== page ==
I-131, Application for Travel Document
- Form I-131 (PDF, 401 KB)
- Instructions for Form I-131 (PDF, 316 KB)
- Form G-1145, E-Notification of Application/Petition Acceptance (PDF, 240 KB)
Purpose of Form
To apply for a re-entry permit, refugee travel document or advance parole travel document, to include parole into the U.S. for humanitarian reasons.
Number of Pages
Form 5; Instructions 13.
03/22/13. Previous editions not accepted.
Where to File
Please check the Filing Addresses for Form I-131 for information on where to mail your application.
See Special Instructions and Form Instructions
Note: If you are filing Form I-131 Application Type B or D, you filed a Form I-485 on/after July 30, 2007, with a fee, and the Form I-485 is still pending, then no additional fee is due for Form I-131.
I am applying for…
A re-entry permit (Application Type A) and I am:
13 or younger
80 or older
A refugee travel document (Application Types B and C) and I am:
13 or younger
14 or 15
80 or older
An advance parole document (Application Types D, E, and F):
Advance Parole – Type D (pending I-Form I-485; pending Form I-821; or approved Form I-821D)
Advance Parole – Type E (humanitarian parole)
Advance Parole – Type F (humanitarian parole)
If you are filing your application at a USCIS Lockbox facility:
- We recommend reading our Lockbox Filing Tips.
- To receive an e-Notification when your Form I-131 has been accepted, complete Form G-1145, E-Notification of Application/Petition Acceptance and clip it to the front of your application.
- To ensure your application is accepted:
- Sign your form
- Submit the correct fee
- Complete the entire form. The form will be rejected if any of these required fields are missing:
- Part 1, Family Name
- Part 1, Address
- Part 1, Date of Birth
- Part 2, Application Type
- Part 2, Family Name and Address (if filing for an Advance Parole Document for a person outside of the United States, Application Type “F”)
Deferred Action for Childhood Arrivals: You cannot apply for advance parole while your request for deferred action is still pending. If you leave the United States while your request for consideration of deferred action is pending, your deferred action request will be denied.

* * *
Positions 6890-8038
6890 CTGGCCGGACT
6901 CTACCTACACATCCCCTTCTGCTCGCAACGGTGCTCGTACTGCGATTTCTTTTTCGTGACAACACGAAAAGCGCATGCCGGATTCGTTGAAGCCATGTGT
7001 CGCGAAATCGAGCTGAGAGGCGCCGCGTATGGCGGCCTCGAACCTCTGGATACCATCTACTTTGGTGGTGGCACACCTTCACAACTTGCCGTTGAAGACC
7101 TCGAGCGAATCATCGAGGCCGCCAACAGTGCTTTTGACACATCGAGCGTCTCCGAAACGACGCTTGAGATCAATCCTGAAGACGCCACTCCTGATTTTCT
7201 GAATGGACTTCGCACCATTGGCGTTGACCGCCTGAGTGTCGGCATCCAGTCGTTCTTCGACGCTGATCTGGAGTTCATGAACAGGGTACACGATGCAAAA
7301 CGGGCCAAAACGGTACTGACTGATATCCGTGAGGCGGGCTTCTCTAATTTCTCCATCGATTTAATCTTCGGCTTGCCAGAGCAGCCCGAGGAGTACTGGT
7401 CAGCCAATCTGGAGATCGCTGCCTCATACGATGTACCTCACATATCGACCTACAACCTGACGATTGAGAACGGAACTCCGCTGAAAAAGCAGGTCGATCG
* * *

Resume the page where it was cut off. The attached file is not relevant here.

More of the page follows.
Once USCIS approves your request for consideration of deferred action, you may file Form I-131 to request advance parole to travel outside of the United States. If you travel outside the United States without first receiving advance parole, USCIS will automatically terminate your deferred action. You must submit Form I-131 with specific documentation depending on the agency that deferred action in your case. If USCIS deferred action in your case, submit a copy of your Form I-797, Notice of Action. If U.S. Immigration and Customs Enforcement (ICE) deferred action in your case, submit a copy of the ICE order, notice, or letter. USCIS will only grant advance parole if your travel abroad will be for educational, employment, or humanitarian purposes. You must indicate the purpose on the Form I-131 as described below:
- Educational purposes, such as semester abroad programs or academic research;
- Employment purposes, such as overseas assignments, interviews, conferences, training, or meetings with clients; or
- Humanitarian purposes, such as travel to obtain medical treatment, attend funeral services for a family member, or visit an ailing relative.
Travel for vacation is not a valid purpose.
You may not file Form I-131 online. Please check the Direct Filing Addresses for Form I-131 for information on where to mail your application.
For additional information about travel outside the United States and filing for advance parole, read Deferred Action for Childhood Arrivals: Travel Documents.